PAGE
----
Sacra Terra: Angelic Night

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Sacra Terra: Angelic Night on Steam

MSRP: $2.99

Platform: Windows

Release: 7/15/11


I’ve been on a bit of a hidden object kick lately; most of the time, they’re low brain-power and have no need for good reflexes, and don’t suffer from short play sessions. Sacra Terra: Angelic Night is a solid example of the genre. It’s not revolutionary or mind-blowing, but it’s satisfying without being too difficult.

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The hidden object scenes are some of the most straightforward I’ve experienced, which would make this a good game for someone new to the genre. Items look more or less like you expect them to, and each scene (on expert difficulty at least) has one item in red that has to be either uncovered or created by combining other items in the scene.  Some of those are little more challenging, especially if you’re not really familiar with hidden object scene conventions, however, the hint button has a fairly short recharge period – one minute on casual, and two on expert – and can basically be used on every puzzle if needed.

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The story is spooky, but like many hidden object games, not particularly believable. You wake up alone in a very very creepy hospital, and you are tasked by an angelic apparition to rid the grounds of manifestation of the seven deadly sins. If you’re at a loss for what you need to next, you can always consult your map (which will show you which locations have activities you can perform) or your journal, which contains all the significant story thus far.

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The puzzle logic mostly solid, and there are no real inventory puzzles – you won’t be combining items in your inventory. Once you have no further need of an object, it will disappear, which is nice.  However, a few times, I felt that the game was a little too rigid. At one point, I needed to move a liquid from one place to another.  Not only would the game not let me pick up the vessel it was already in, but it would not let me use a vial in my inventory on it. It would only accept one certain item as that puzzle’s solution.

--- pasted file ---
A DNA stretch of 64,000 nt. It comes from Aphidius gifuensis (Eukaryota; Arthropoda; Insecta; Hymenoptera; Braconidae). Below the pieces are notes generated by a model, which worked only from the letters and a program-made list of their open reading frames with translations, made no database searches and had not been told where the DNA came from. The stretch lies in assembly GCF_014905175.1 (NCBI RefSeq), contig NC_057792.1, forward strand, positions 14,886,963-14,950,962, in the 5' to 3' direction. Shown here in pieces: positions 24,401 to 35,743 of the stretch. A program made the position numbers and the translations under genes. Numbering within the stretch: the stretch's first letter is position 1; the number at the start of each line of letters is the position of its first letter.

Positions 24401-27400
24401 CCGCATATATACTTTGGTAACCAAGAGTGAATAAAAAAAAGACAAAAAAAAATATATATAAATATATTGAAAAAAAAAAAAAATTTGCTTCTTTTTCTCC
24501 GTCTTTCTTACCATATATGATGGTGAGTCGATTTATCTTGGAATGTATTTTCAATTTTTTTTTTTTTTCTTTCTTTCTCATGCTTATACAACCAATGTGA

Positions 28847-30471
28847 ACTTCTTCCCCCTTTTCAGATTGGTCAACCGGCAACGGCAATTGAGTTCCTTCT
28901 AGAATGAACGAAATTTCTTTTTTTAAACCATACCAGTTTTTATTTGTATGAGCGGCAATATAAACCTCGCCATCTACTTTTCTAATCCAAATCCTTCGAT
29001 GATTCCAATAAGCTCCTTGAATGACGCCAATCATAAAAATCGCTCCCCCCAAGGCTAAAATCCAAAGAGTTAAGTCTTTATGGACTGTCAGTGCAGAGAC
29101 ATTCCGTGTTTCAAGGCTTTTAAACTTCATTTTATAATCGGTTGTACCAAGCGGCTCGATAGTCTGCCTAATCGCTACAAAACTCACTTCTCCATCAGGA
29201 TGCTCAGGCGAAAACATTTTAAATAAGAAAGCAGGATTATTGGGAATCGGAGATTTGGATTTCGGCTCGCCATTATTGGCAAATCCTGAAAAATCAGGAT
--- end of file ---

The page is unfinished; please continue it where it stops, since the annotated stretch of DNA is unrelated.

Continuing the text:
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There’s no voice acting, but the ambient sounds and background music fit the setting well and was pleasant to listen to. The story is pretty linear, but not painfully so.  My only minor gripe was a lack of map-to-move feature; when there’s a map in game, not allowing fast travel with it makes me feel like there was a deliberate decision to stretch out the play time via a lot of backtracking.  Given that there is one major set of items that need to be placed one by one pretty much as they’re found in order to continue, there was a LOT of backtracking that had to be done.

The main story will likely take about three hours to complete, not including the bonus chapter or any time spent hunting collectibles.  For a three dollar game, that’s about spot on. Most importantly, for a hidden object puzzler, Sacra Terra: Angelic Night plays fair. It doesn’t use murky graphics to cover up otherwise weak hidden object scenes, and it doesn’t give you puzzles that don’t make sense.  It even includes a full strategy guide if you need more help than the hint button provides.

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